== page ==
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If k, m, and t are positive integers and k/6+m/4 = t/12, do

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If k, m, and t are positive integers and k/6+m/4 = t/12, do [#permalink]

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New post 30 Apr 2006, 07:55
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If k, m, and t are positive integers and k/6+m/4 = t/12, do t and 12 have a common factor greater than 1?
(1) k is a multiple of 3.
(2) m is a multiple of 3.

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 [#permalink]

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New post 30 Apr 2006, 07:59
t = 2k+3m

hence A is sufficient while B is not

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Re: DS: t/12 [#permalink]

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New post 01 May 2006, 14:29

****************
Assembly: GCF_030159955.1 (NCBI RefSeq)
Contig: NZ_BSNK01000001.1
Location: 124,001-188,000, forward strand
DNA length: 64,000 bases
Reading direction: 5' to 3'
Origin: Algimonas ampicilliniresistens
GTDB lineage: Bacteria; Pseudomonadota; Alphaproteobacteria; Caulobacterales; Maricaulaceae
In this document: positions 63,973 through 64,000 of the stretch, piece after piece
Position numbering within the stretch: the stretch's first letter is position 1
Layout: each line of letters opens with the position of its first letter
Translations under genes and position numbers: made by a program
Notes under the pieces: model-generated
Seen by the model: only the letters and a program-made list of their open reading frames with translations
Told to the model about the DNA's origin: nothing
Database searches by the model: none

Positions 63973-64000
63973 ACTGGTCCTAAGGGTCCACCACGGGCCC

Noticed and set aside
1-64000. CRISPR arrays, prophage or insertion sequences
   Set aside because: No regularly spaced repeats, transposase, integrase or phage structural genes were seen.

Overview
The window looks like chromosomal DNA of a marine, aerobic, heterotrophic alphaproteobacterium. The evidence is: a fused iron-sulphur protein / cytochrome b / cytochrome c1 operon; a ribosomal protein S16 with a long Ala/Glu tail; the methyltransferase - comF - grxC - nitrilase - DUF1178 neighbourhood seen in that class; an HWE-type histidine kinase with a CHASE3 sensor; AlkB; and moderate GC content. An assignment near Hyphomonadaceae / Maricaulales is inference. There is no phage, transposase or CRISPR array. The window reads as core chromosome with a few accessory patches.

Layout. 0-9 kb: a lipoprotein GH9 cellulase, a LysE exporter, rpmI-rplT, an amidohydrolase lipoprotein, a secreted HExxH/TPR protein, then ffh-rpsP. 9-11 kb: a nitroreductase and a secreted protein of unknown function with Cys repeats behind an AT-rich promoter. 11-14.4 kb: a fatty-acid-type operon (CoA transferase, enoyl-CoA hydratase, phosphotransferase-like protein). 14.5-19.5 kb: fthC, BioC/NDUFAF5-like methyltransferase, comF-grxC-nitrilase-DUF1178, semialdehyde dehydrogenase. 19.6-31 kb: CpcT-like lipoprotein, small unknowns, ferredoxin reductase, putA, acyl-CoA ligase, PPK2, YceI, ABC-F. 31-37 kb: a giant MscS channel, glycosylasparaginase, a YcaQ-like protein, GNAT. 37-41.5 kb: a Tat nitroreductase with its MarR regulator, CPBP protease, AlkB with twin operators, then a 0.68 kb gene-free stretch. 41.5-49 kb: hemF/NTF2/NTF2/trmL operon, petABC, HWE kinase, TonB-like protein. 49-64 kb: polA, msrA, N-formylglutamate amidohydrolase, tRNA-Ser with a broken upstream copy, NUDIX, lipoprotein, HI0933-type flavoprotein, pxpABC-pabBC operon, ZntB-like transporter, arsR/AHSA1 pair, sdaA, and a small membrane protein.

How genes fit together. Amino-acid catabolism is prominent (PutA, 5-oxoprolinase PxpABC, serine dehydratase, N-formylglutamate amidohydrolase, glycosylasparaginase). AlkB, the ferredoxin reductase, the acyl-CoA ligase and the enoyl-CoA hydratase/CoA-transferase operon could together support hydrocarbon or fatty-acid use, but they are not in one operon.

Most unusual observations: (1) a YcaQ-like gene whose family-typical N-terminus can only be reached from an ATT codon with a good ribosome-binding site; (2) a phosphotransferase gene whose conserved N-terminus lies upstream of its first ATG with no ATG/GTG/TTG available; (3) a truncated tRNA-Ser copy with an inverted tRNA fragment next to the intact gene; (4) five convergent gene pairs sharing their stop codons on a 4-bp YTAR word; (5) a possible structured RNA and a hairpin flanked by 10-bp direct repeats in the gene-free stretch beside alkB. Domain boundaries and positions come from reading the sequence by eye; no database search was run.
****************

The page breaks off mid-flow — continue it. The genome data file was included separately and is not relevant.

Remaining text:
M8 wrote:
If k, m, and t are positive integers and k/6+m/4 = t/12, do t and 12 have a common factor greater than 1?
(1) k is a multiple of 3.
(2) m is a multiple of 3.


k/6+m/4 = t/12
2k+3m = t
if k is a multiple of 3, then t and 12 both have at least 3 as common factor.

statement (i) is suff...
statement (ii) is not suff cuz it doesnot matter whether m is a multiple of 3.

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New post 01 May 2006, 22:51
k/6 + m/4 = (4k + 6m)/24 = t/12 = 2t/24

So 4K + 6m = 2t --> t = 2k+3m

St1:
K is a multiple of 3. 2(3x) = 3(2x)
t = 3(2x+m)

Since t is a multiple of 3, it will always have 3 as a factor. 12 will also have 3 as a factor. Sufficient.

St2:
m is a multiple of 3. 3(3m)
t = 2x + 3(3m)

Depending on x, t might or might not have a common factor with 12 other than 1.

Insufficient.

Ans A

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New post 03 May 2006, 04:47
Yeah.. asnwer is A...


Time to retire... dazed!

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New post 03 May 2006, 06:59
A it is :wink:

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  [#permalink] 03 May 2006, 06:59
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If k, m, and t are positive integers and k/6+m/4 = t/12, do

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